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Officials should check, check again before Nov. 4  (SC)

Beaufort Gazette   24 October 2008

Let's hope Beaufort County elections director Agnes Garvin is right that only a handful of absentee ballots went out without necessary directions for voting in city and town council elections.

Let's hope all is right with electronic voting machines that don't display the names ed in those races where you choose more than one person and that the votes are properly recorded.

Both of those problems came up after election officials had to delay by two days the opening of absentee voting in Beaufort and on Hilton Head Island because of a problem verifying the electronic ballots with state officials.

What's not right is less than adequate preparation for a very important election. As we said two weeks ago, officials should not have waited until a Sunday to try to upload ballot information to the state when they expected to open for voting Monday morning. That work should have been done the week before.

Especially troubling is that printed absentee ballots did not carry the proper instruction on how to vote in races where more than one person can be ed. Election office staff were "slow to proofread," Garvin said Wednesday. Translate that to, "They didn't do it when they should have done it."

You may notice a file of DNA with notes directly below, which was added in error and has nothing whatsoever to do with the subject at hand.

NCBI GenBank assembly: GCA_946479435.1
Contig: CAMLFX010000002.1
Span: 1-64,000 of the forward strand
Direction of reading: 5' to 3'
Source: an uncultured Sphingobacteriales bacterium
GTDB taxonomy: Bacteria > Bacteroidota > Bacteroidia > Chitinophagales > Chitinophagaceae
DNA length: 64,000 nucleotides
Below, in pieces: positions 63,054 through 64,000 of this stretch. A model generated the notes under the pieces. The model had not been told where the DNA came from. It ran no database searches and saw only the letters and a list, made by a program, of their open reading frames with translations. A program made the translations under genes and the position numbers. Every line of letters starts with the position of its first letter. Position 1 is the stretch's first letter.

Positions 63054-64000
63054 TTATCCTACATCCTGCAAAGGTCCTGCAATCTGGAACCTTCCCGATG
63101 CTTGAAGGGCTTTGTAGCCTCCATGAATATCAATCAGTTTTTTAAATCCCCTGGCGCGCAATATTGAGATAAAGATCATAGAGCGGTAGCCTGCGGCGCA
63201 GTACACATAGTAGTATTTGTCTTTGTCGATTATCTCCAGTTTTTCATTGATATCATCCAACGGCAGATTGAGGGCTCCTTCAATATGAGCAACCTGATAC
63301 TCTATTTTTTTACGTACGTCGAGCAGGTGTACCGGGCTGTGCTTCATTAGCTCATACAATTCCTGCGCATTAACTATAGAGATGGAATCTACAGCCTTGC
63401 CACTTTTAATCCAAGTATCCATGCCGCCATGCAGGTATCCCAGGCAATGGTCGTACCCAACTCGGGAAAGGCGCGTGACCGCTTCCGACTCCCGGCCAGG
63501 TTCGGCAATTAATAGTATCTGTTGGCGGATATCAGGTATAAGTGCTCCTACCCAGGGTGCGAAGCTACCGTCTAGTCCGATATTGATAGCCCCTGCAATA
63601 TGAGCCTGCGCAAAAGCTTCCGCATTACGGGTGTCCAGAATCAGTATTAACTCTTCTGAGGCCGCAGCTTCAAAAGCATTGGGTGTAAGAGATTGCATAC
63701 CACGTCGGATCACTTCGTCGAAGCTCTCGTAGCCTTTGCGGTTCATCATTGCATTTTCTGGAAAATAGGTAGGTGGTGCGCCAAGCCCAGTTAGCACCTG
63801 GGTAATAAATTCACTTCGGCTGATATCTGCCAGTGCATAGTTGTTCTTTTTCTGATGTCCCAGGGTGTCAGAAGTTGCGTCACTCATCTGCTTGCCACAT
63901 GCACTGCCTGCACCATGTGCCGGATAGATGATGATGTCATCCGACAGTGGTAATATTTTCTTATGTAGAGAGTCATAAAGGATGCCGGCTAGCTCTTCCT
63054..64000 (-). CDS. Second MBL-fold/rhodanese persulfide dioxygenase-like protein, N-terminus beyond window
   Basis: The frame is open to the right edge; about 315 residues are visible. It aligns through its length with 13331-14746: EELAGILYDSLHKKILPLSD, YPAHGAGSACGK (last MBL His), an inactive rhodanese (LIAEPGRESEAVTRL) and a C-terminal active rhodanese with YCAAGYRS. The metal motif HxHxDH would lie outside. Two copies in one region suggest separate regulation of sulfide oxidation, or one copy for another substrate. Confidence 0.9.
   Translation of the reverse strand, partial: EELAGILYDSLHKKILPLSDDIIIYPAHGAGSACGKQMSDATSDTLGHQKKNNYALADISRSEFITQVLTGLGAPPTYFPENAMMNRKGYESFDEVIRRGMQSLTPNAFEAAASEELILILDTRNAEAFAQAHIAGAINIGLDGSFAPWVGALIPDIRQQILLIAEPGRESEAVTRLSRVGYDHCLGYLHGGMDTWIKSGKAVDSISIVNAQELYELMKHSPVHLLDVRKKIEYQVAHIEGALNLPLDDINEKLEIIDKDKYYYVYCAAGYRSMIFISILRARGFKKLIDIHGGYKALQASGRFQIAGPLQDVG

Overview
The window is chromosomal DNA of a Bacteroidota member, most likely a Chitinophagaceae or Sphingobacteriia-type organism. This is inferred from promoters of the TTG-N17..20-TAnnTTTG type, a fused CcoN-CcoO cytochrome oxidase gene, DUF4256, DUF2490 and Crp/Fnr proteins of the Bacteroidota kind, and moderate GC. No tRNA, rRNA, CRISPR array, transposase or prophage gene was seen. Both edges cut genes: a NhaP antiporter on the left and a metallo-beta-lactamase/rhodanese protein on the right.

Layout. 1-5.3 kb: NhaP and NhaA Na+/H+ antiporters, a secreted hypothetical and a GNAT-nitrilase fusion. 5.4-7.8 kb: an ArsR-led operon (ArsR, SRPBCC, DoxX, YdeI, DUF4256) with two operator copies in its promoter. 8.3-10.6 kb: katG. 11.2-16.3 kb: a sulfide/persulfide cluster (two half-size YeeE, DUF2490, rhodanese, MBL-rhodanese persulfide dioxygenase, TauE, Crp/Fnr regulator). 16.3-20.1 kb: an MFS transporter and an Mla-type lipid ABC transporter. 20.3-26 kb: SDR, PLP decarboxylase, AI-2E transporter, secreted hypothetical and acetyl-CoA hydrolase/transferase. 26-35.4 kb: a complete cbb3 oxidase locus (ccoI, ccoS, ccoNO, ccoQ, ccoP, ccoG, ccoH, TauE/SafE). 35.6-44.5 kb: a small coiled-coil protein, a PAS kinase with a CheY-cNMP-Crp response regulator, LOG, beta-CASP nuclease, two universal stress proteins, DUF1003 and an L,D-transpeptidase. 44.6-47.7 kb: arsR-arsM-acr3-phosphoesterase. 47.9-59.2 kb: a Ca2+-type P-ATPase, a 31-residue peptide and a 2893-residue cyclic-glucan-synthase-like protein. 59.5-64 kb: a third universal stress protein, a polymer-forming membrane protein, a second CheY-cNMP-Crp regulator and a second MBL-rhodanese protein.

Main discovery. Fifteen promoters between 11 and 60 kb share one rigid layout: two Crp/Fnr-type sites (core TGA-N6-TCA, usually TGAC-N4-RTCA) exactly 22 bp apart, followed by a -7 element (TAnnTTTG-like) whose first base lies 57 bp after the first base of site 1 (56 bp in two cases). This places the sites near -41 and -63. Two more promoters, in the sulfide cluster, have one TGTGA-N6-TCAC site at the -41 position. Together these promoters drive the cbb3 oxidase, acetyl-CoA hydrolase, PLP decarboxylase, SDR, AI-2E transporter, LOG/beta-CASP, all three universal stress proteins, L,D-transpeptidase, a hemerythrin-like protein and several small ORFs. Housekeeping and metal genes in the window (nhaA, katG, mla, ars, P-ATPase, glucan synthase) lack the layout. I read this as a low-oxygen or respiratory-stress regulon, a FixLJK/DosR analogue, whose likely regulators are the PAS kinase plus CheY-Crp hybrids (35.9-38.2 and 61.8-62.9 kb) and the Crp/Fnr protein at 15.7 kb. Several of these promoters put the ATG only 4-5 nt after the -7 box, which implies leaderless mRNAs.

Garvin estimated Monday that her office had mailed 79 of these problematic ballots, with 36 going to Beaufort voters, 10 to Bluffton voters, 32 to Hilton Head voters and one to a Fripp Island voter.

But Wednesday, she said only six ballots without the instructions had reached voters in Bluffton and Beaufort. She said her initial figure mistakenly included ballots that in fact had the instructions. After the mistake was discovered, elections staff hand-wrote instructions on ballots.

Feel better? We didn't think so.

We don't expect perfection. But we do expect ballots to be proofread before they're printed in quantity and especially before they're mailed out. Under state law, candidates appearing on the ballot have to be certified by 60 days out from Election Day. That gives officials time to get ballots printed and make sure all is right before voting begins.

We do expect elections office staff to be ready well ahead of the day voting of any sort starts. You don't check 48 iterations of a ballot for 84 precincts on a Sunday when you have told people voting will start Monday morning. Absentee balloting is not a practice run; it's the real deal for thousands of voters.

Garvin has estimated the absentee voting total for this election at 12,000, with the possibility of reaching or exceeding 15,000. She estimated earlier this month that there are 95,500 registered voters in the county. If she's right, we might see 15 percent of registered voters cast absentee ballots. That's no small number.

More importantly, with high voter turnout expected Nov. 4 and with emotions running high on the presidential race, election officials must be as ready as humanly possible.

Forgive us if we're still shuddering a bit as Election Day approaches.

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